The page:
Sony’s Plan to Capture the Hardcore with Move

April 17, 2010Written by Steven Garcia

Every so often, consumers are blessed by a revolutionary product that serves as a catalyst for an industry’s transformation into something greater. These products offer intuitive features that change the way we interact with our devices. In much the same way Apple’s iPhone altered our perception of smart phones and made us realize we needed larger touchscreens and fewer buttons, Nintendo’s Wii popularized motion control gaming and reminded a global community of non-gamers of the joys they’ve been missing. However, unlike Apple’s bread and butter which only adds to the companies piggy bank, the Wii has failed to retain it’s hardcore demographic; a feat, that despite the number of skeptics, Sony’s confident they know how to achieve.

Regardless of who developed what first, it’s no secret Nintendo is responsible for bringing the notion of physically active gaming to the masses. It’s also even less of a secret that a majority of hardcore gamers have promoted their Wii’s to the position of “Dust Collector” as a result of losing interest in a console they once couldn’t be more hyped for. Sony believes the problem lies in short comings inherent to software limitations designed to increase the consoles appeal and accelerate its adoption. While great for the increased base of casual gamers, this has left a sour taste of betrayal in the mouths of Nintendo’s once legion of hardcore fans. Speaking to MSNBC, Sony R&D’s Anton Mikhailov said,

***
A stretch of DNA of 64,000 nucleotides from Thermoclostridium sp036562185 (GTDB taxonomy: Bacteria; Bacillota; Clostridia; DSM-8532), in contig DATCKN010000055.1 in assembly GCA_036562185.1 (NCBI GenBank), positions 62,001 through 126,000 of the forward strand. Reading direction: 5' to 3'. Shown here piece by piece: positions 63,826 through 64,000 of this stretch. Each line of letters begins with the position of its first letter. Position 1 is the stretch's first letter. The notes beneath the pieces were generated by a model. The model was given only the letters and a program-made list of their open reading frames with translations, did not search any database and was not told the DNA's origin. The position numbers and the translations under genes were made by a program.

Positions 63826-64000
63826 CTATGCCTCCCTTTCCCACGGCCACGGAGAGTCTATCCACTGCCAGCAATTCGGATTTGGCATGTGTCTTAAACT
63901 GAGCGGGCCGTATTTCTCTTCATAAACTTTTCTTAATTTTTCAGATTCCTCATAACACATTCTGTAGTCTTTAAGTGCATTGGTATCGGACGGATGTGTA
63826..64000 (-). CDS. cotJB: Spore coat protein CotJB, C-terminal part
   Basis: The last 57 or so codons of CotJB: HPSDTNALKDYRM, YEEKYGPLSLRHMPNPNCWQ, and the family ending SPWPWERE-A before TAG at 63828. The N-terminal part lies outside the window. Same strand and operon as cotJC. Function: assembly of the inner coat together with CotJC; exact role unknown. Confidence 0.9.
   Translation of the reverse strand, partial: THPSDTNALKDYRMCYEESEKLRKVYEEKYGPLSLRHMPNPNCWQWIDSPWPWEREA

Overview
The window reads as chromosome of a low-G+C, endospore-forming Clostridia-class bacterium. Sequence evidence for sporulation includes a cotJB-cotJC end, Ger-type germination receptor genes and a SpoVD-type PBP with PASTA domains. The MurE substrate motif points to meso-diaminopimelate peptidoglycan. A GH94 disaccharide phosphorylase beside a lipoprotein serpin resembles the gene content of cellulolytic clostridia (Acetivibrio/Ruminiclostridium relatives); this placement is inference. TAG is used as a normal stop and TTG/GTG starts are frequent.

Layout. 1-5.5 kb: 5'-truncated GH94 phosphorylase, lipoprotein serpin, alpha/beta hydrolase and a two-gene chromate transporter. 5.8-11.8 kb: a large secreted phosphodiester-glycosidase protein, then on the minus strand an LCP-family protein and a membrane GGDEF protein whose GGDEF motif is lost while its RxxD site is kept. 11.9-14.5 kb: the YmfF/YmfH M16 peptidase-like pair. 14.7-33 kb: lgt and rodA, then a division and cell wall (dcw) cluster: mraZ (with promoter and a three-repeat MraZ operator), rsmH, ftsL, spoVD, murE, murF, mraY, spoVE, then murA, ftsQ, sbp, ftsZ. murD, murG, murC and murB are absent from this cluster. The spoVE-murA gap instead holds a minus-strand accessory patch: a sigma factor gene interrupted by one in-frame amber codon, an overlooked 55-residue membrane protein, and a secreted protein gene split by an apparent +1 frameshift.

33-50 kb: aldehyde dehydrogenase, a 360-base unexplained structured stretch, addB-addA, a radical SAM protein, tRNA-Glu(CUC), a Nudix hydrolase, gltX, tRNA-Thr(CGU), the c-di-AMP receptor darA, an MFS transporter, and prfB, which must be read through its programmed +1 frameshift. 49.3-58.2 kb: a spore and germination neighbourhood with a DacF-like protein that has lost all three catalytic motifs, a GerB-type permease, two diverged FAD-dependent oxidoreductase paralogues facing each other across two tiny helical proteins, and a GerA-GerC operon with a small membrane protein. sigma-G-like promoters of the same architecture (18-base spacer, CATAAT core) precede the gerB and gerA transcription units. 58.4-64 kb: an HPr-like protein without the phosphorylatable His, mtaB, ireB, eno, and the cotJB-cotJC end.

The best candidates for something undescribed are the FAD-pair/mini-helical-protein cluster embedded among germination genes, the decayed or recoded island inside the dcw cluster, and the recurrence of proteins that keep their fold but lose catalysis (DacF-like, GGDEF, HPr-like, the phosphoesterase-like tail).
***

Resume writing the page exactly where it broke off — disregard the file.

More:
“I think it’s not that hardcore gamers are against motion, I think they don’t want easy games and they don’t want games where somebody who’s played for five minutes can beat somebody who’s played for a year.”

Even Sony’s Social Media Manager, Jeff Rubenstein, weighed in on the subject, proclaiming the Wii’s obvious lack of accuracy and the inability to improve on your skills within a game as the main culprit.

“It removes your skill from the game, [while the PlayStation Move] is something you can not only pick up and play, it’s something you can get better at.”

Giving an example of the doors opened by the Move’s true 1:1 motion recognition, Zipper Interactive’s SOCOM 4 lead designer, Travis Steiner, revealed two ways in which they’ve implemented the Move’s unique functionality into a hardcore game. One feature allows the player to “draw out customized tactical plays for your fellow soldiers” while the other gives gamers the ability to “rifle-butt an enemy” by swinging the controller through the air.

Pretty cool stuff, if you ask us. The PlayStation Move is slated for release this November, and given the diverse selection of games set to support it, we have little doubt in our minds Sony will be unable to cater to it’s wide range of gamers. Even those who plan on using the device in other “hardcore” ways not found in the manual. Sickos.